Among the Wooded Hills

No need to travel to New England for a lesson on colonial history. Just sneak a peek with us inside this unique Charleston home.


When you pull onto the gravel drive in front of Jean Miller’s home, you are transported to 18th century New England. Situated on more than four acres of prized flat land in the tony South Hills neighborhood in Charleston is a house where Longfellow himself would feel quite at home—especially given that a replica of the Wayside Inn’s tavern bar is tucked into the basement. With its gambrel roofline, this clapboard-sheathed saltbox resembles a living history museum. In fact, the home was built with salvaged material from dismantled homes in New England and is a replica of the Ashley House, a historic home built in 1734 that now serves as a museum in Historic Deerfield, Massachusetts.

Jean and James Miller built their home at the corner of Bridge Road and Loudon Heights Road in 1978. “My husband was the only survivor in an airplane crash, and he had to have several operations. He realized how short life is and wanted me to fulfill my dreams, so he told me that I could build my dream house.” So Jean did. It took three years to design and two years to build. She says, “I always wanted an 18th century house, and I wanted it to look 18th century. I didn’t want a 20th century interpretation of an 18th century house.”

Jean studied the period assiduously and incorporated as many period details from the Ashley House as she could, beginning with the doorway and the distinctive elaborate molding surround. The windows in the door even have hand-blown crown or bullseye glass. The central hallway, typical of the period, pays homage to another historic home. “I went with my friend to the Hyland House in Guilford, Connecticut. It was built in the 17th century and it had a beautiful stairway. I loved it and said, ‘I want that stairway in my home,’” she recalls.

To the right of the hallway is the formal parlor. Distinctive recessed shell cabinets anchor the fireplace and are painted a colonial green that is typical of the period. To the left of the hallway is a large, light-infused study with built-in cabinetry that once contained four full-size desks.

All of the windows in the home were custom made and include pocket shutters that retract into the wall. The flooring is wide plank Northern Pine. “Southern Pine has too many knots in it,” Jean says. The four-story home has 11 fireplaces, 10 in the house and one in the apartment above the standalone four-car garage. The kitchen is home to the grandest of the fireplaces. At 9-by-5 feet it is true to the period, with hanging pots, a weighted pulley and cord system that served as a mechanism to turn the spit, and a swinging pole, which was used to dry laundry.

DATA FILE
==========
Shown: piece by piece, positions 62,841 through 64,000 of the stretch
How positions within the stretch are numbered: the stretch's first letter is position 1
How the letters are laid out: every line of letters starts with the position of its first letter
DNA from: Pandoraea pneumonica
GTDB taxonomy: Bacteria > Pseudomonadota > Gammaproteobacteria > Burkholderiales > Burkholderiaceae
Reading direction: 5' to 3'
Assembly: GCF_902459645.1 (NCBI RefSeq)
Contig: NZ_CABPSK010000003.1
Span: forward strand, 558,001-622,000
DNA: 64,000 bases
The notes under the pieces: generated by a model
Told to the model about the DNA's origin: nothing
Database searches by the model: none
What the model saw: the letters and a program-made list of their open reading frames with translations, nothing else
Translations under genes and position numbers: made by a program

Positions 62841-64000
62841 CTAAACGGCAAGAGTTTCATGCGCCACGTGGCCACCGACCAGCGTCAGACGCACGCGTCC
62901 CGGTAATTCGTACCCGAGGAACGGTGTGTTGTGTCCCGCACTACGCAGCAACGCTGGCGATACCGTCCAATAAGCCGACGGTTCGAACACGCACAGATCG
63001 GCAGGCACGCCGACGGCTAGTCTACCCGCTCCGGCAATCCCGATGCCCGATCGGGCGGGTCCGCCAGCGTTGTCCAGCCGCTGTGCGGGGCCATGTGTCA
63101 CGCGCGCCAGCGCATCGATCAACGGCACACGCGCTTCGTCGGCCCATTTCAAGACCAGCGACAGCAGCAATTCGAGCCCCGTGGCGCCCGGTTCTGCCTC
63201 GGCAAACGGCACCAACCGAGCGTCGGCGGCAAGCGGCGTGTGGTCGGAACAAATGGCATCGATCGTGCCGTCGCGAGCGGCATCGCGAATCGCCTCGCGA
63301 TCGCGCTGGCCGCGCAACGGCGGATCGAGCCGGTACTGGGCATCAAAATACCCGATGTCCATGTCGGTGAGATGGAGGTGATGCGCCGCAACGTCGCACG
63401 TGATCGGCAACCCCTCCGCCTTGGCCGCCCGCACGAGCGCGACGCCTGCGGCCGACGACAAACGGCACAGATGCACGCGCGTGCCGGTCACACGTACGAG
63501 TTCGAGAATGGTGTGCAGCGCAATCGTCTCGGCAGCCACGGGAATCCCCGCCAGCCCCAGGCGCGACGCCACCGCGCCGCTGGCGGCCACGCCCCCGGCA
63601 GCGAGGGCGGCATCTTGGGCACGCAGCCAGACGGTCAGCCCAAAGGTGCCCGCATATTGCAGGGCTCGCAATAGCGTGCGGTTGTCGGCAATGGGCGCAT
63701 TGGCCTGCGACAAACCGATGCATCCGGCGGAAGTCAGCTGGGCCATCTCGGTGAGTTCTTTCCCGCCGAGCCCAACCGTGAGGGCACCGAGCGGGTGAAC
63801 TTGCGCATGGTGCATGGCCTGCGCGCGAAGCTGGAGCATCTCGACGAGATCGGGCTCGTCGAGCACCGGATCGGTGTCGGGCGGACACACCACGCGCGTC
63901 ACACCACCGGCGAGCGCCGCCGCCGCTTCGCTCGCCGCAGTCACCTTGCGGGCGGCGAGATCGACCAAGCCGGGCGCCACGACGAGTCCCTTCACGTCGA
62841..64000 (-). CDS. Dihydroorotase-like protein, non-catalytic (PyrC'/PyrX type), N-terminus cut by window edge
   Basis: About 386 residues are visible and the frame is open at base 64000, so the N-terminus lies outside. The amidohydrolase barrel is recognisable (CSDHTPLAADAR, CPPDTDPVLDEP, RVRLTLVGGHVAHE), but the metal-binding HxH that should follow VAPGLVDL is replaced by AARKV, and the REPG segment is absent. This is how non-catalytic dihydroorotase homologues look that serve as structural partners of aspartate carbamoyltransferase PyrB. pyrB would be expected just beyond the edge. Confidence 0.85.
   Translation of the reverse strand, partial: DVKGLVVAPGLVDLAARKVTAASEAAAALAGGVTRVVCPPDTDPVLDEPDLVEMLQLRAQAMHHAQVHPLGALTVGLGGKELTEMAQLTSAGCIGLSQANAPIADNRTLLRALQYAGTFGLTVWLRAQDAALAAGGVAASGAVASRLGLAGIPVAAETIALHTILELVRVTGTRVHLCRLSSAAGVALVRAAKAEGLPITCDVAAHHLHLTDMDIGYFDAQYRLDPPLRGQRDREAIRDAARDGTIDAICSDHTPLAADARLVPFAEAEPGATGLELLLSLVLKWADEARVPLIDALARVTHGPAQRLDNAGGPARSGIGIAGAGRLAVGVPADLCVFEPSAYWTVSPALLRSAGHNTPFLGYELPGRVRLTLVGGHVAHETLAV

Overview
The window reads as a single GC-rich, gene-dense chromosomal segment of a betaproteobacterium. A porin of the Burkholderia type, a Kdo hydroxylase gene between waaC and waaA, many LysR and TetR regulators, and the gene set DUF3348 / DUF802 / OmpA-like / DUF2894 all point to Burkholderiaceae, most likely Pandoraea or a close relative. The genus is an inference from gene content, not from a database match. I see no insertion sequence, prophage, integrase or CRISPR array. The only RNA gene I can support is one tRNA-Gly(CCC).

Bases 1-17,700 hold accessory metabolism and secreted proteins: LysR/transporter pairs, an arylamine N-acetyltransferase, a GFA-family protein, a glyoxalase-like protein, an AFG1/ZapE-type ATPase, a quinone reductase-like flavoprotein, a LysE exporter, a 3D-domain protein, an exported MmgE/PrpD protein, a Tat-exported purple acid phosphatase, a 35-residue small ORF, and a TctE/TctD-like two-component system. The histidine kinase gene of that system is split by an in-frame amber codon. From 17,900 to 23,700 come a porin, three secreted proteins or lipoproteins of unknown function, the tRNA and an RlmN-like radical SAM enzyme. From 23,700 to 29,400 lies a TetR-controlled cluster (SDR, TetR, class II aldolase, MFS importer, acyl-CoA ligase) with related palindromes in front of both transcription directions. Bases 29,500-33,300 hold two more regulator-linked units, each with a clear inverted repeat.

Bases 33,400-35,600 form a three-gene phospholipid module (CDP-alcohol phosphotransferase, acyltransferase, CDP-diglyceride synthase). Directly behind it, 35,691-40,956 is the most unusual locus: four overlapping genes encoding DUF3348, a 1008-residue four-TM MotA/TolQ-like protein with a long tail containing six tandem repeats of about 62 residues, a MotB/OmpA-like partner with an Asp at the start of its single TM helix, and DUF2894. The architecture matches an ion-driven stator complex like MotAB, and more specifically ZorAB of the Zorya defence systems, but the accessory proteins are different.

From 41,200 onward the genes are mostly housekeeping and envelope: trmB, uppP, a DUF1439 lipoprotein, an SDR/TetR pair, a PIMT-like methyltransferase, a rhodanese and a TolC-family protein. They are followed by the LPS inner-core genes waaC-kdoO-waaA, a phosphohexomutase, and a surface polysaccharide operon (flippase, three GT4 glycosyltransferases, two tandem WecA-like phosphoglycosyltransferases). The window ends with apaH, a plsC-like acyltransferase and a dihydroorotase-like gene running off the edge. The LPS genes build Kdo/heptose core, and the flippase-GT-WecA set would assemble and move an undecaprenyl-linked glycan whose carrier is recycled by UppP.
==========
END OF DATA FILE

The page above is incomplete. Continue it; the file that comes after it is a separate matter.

An antique settle, a high-backed bench that was created in medieval ages to provide shelter from drafty rooms, sits in front of the fireplace in the kitchen as if it has been there for 300 years. “This spot in the kitchen is strictly candlelit,” Jean points out. “I wanted one spot in my house that had no electricity.”

The expansive kitchen has open shelving and lower cabinetry, and a wall of high windows looks out onto a screened-in porch and the courtyard beyond. The home’s exposed timber framing with mortise-and-tenon joints continues in the cozy den where even the plasterwork is reminiscent of the time period. “A man came  to do my woodwork, and I told him what I wanted the plaster to look like. He asked, ‘Why do you want it gray, and why do you want it rough?’ I said, ‘Have you ever been in a 100-year-old New England house? That’s what I want here.’”

Jean’s favorite room is the dining room, and at 23-by-20 feet, it easily accommodates her 9-foot table. “Nobody notices my Windsor chairs, but I have arms on every chair. It’s unusual. Men don’t sit at a dining room table if they aren’t comfortable.”

The 8,232-square-foot home contains five bedrooms. These aren’t your typical bedrooms—they are very large and each has its own fireplace. The 29-by-18-foot upstairs bedroom contains historic paneling from a house in Massachusetts and incorporates a 16th century shell cupboard.

At every turn there’s a captivating detail, like the built-in chest in the hallway or the period-perfect light sconces. But there are also nods to modern conveniences. There’s a large laundry room on the second floor and the home has four and a half bathrooms, a luxury our colonial ancestors would have surely appreciated.

The basement contains a replica of the bar in the tavern of the Wayside Inn, the oldest tavern in the country and the inspiration for Longfellow’s famous poem. “When I was at the Wayside Inn, I took a tape measure and measured every detail. I think they thought I was crazy, but I love this bar,” Jean says. “Do you know why they are called bars? It’s because the original taverns had vertical bars like a jail, protecting the alcohol. It was locked up every night.”

History abounds at every corner, and even more so outside, where two original log structures stand adjacent to the home. “When we bought this property there was an old Victorian farmhouse on it, and we needed to tear it down,” Jean says. “But when we started removing the siding, we discovered that there were two log homes underneath the façade. We couldn’t tear it down.” They painstakingly removed the Victorian façade and protected the treasure beneath. The Millers found out the two-story log home was once the homestead of a 300-acre farm and believed to be one of the oldest buildings in the area. A summer kitchen also exists on the property, and both buildings are listed on the National Register of Historic Places.

Jean says it is now time for the house to have a new owner. “I hope someone buys this house and appreciates all the history and all the details. I hope they love it as much as I do.”


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